Myth and Metropolis – Walter Benjamin and The City

September 24, 2018

Author : Graeme Gilloch

Language : English

Ebook Format : PDF

Description : This is a lucid study of Walter Benjamin’s lifelong fascination with the city and forms of metropolitan experience, highlighting the relevance of Benjamin’s work to our contemporary understanding of modernity.

Walter Benjamin is now widely recognized as one of the mostoriginal and perceptive thinkers of the twentieth century. Thisbook, now available in paperback is a timely and lucid study ofBenjamin’s lifelong fascination with the city and forms ofmetropolitan experience.

Benjamin’s critical and complex account of the modern urbanenvironment is traced through a number of key texts: the pioneeringsketches of Naples, Marseilles and Moscow; his childhoodreminiscences of Berlin; and his brilliant and unfinished studiesof nineteenth-century Paris and the poet Charles Baudelaire.Gilloch emphasizes the importance of these writings for aninterpretation of Benjamin’s work as a whole, and highlights theirrelevance for our contemporary understanding of modernity.

Essential reading for anyone concerned with Benjamin’s work,Myth and Metropolis will also be of interest to scholars andstudents in social theory, cultural analysis and urban studies.

“This is a highly stimulating contribution to our understanding ofBenjamin’s work on the city. It is one which is written with acommendable clarity that makes Benjamin’s often complexinvestigations accessible to students without losing the richtextual diversity of Benjamin’s own presentation of the city’slabyrinths.”
— Professor David Frisby, Glasgow University

“Walter Benjamin and his work on the metropolis is the topic ofa new study by Graeme Gilloch, a study so rigorous in itsscholarship and penetrating in its observations that it rises abovethe recent plethora of lesser works on Benjamin. This elegant studynow displaces Susan Buck-Morss’s Dialectics of Seeing as themost authoritative work on Benjamin and the city. Gilloch situatesBenjamin’s discussion of the city within his overall theoreticaloutlook, evocatively highlighting the surrealist, Marxist andFreudian impulses in Benjamin. The result is as convincing as it ischarming.” (Building Design)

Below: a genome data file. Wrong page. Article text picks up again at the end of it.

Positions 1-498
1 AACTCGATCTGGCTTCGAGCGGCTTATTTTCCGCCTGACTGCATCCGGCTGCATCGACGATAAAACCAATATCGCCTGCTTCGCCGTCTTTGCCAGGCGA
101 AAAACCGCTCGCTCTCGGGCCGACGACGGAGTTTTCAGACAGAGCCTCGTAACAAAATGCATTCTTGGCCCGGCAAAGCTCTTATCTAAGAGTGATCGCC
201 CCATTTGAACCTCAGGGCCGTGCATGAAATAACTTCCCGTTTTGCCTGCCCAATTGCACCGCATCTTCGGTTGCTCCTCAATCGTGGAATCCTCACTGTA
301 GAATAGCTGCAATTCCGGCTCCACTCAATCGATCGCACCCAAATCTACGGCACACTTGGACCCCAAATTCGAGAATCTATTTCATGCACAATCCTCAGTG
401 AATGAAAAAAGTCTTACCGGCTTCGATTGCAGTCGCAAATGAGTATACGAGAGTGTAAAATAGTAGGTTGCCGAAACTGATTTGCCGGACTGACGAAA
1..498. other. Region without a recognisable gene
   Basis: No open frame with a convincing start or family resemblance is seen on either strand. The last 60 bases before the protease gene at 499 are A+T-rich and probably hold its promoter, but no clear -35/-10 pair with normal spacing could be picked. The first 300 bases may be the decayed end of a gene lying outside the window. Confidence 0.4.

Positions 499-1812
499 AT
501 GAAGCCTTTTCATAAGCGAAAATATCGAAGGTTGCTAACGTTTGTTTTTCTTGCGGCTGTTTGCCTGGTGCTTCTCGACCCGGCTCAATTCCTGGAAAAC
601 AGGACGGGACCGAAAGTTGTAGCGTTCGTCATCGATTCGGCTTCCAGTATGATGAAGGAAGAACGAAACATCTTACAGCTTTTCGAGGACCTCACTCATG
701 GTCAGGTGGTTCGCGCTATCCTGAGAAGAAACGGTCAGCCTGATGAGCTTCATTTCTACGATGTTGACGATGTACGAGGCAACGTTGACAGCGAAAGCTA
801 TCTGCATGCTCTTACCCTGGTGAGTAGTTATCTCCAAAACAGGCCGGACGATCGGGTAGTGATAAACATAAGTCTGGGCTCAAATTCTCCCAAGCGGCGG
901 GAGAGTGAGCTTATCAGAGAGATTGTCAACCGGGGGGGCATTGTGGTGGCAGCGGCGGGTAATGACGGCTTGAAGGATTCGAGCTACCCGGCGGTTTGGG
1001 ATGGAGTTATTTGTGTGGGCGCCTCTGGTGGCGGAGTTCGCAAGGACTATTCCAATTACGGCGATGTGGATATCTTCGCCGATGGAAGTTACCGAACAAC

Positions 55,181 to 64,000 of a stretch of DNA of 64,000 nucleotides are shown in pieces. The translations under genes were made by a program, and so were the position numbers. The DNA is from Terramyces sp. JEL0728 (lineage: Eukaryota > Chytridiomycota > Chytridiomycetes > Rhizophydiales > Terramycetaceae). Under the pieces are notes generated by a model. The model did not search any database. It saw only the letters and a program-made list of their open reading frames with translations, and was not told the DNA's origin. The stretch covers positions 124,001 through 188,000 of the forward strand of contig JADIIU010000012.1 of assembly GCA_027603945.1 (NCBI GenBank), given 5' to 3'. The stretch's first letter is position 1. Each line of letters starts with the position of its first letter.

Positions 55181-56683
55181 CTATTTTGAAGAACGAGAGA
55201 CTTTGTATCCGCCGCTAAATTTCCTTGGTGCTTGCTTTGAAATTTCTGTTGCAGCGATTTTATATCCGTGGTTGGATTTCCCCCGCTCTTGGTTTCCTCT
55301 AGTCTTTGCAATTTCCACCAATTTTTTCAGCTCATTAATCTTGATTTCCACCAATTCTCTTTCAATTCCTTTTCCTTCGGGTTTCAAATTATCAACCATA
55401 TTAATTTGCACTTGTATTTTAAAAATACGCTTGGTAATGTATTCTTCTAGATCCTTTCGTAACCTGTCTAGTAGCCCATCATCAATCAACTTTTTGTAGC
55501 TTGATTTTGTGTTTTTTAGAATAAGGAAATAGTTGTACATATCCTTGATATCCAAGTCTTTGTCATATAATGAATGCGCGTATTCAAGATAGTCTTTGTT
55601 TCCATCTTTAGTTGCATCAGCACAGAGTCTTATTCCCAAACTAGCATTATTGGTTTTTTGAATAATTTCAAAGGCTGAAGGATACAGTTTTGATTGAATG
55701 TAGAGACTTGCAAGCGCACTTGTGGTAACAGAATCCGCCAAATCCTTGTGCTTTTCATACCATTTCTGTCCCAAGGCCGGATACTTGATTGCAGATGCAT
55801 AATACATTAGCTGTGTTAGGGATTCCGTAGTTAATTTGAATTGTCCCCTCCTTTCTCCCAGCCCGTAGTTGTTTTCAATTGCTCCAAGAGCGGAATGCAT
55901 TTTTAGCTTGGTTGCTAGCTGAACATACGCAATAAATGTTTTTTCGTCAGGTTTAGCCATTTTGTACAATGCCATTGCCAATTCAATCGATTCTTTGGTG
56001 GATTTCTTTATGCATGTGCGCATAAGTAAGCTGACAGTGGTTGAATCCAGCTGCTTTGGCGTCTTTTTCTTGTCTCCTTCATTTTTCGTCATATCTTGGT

“[A] close and sensitive reading of Benjamin … Since Gilloch’sbook is clearly and lucidly written, it can be recommended forteaching for students, although it is also an interesting andindeed valuable commentary in its own right.” (UrbanStudies)

“Graeme Gilloch’s excellent book now offers a comprehensiveoverview of Benjamin’s urban preoccupations, which will beessential reading for anyone seeking a detailed account ofBenjamin’s complex relationship with the city. The whole book is anexemplary study and can be thoroughly recommended … probably themost accessible recent book on Benjamin’s thought available to theadvanced undergraduate student. This is a book of exemplaryscholarship which will become a central resource for advancing ourunderstanding both of Benjamin’s work and urban theory in futureyears.” (Environment and Planning)

“Remarkable and scholarly book, a work of almost overwhelmingerudition and full of incisive observations … perceptiveinterpretation … elegant and highly readable. An excellentexample of concise writing which, given the often contradictorynature of Benjamin’s work, must have been a major task. The easewith which Gilloch disentangles Benjamin’s thought processes leadsone to suspect a superficiality of approach but this is far fromthe case. Gilloch’s masterful analysis now displaces SusanBuck-Morss’s book as the definitive work on Benjamin and the city.Benjamin’s message is as relevant today as when it was written,providing the historian, design or otherwise, with the mostincisive commentrary on the experience of modernity yet to bewritten.” (The Journal of Design History)

“Urban historians will be indebted to Gilloch for his labours.What he has done … is to make one of the classic texts on themodern city more accessible to those not steeped in the Benjaminœuvre.” (Urban History)


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